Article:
Griselda Pollock’s feminism – in comics?Posted: March 20, 2022
Between her two major books on feminist art history, Old Mistresses (1981, co-authored by Rozsika Parker) and Vision and Difference (1987), Griselda Pollock published an article titled “Women, Art, and Ideology: Questions for Feminist Art Historians”¹. In part a summary of the former book, it outlines Pollock’s notion of a feminist art history (or should that rather be “feminism in art history”?). The problem with previous feminist art historians, according to Pollock’s essay, is that they only tried to amend the canon of art history by adding female artists that had been omitted before. Pollock calls this an “unthreatening and additive feminism”. Instead, she argues, “a central task for feminist art historians is […] to critique art history itself”, because art history (as well as its object of study, art) is a system that “actively constructs and secures the patriarchal definitions for the category Woman”.
How, then, is a feminist art history possible at all? “The important questions” need to be asked: “how and why an art object or text was made, for whom was it made, for what purpose was it made, within what constraints and possibilites was it produced and initially used?” The importance of such questions to any art historical analysis seems self-evident today, and in fact they were already being asked back then – Marxist art history and the social history of art were a big thing. But they didn’t satisfy Pollock, who says that Marxist thinking about art, which treats “art as a reflection of the society that produced it”, has some severe shortcomings: it “oversimplifies the processes whereby an art product […] represents social processes that are themselves enormously complicated, mobile, and opaque”; it “condemns women effectively to a homogenenous, gender-defined category” and “effaces the specificity and heterogeneity of women’s artistic production”; it places works of art in ideological categories when in fact “ideologies are often fractured and contradictory”, etc.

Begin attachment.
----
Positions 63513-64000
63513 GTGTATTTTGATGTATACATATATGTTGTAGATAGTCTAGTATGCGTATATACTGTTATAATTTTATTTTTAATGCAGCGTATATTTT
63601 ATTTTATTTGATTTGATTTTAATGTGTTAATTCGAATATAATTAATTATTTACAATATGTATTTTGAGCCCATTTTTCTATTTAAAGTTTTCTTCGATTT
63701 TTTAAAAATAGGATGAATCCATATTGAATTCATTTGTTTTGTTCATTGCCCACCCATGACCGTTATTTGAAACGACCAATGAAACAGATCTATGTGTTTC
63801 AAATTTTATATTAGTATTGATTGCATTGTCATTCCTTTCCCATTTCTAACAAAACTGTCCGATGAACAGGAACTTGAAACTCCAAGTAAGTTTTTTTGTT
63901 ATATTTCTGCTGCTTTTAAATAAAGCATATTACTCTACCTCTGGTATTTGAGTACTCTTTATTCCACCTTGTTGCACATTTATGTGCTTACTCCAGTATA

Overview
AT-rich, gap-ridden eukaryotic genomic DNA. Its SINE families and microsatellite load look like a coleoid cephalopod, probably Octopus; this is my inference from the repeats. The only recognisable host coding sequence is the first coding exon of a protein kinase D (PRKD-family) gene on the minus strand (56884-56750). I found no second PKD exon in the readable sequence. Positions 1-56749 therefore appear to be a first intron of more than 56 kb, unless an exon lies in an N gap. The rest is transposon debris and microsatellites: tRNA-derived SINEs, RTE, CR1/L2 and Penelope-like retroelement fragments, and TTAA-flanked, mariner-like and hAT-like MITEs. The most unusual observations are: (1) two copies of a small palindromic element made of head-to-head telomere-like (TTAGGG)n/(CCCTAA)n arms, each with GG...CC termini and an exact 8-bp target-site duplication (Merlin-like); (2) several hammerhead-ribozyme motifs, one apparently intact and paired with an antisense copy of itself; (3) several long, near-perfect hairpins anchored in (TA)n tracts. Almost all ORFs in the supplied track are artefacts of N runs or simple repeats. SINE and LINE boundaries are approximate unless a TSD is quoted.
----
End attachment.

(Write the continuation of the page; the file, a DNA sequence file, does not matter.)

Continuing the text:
So the overall tendency of Pollock’s feminist art history is: specificity, particularity, complexity and heterogeneity instead of generalisation and categorisation. Clearly, such a kind of art history is a radical shift away from scholarship as it is traditionally understood. It is perhaps best summed up in Pollock’s demand that “the relations between women, art, and ideology have to be studied as a set of varying and unpredictable relationships.” However, when Pollock’s essay provides some examples of what such an analysis might look like (taken from Old Mistresses), they don’t seem quite so radical after all. Sofonisba Anguissola’s 1561 Self Portrait With Spinet and Attendant is interpreted as a display of the artist’s aristocratic class position which allowed her to become a professional painter, unlike women of lower classes. Johann Zoffany’s 1772 The Academicians of the Royal Academy, in which the only two female Academy members are not part of the group in the room but represented as portrait paintings on the wall, shows how the system of the art academy actively constructed “distinct identities for the artist who was a man – the artist, and the artist who was a woman – the woman artist.” The late 18th-century family portraits by Élisabeth Vigée-Lebrun show how the ideal of the woman at that time had changed to that of “the happy mother, the woman fulfilled by childbearing and childrearing.”
Thus, in contrast to ‘mainstream’ art history, Pollock’s vantage point is always the (female) artist’s biography. Let’s see where this approach takes us when applied to a random comic.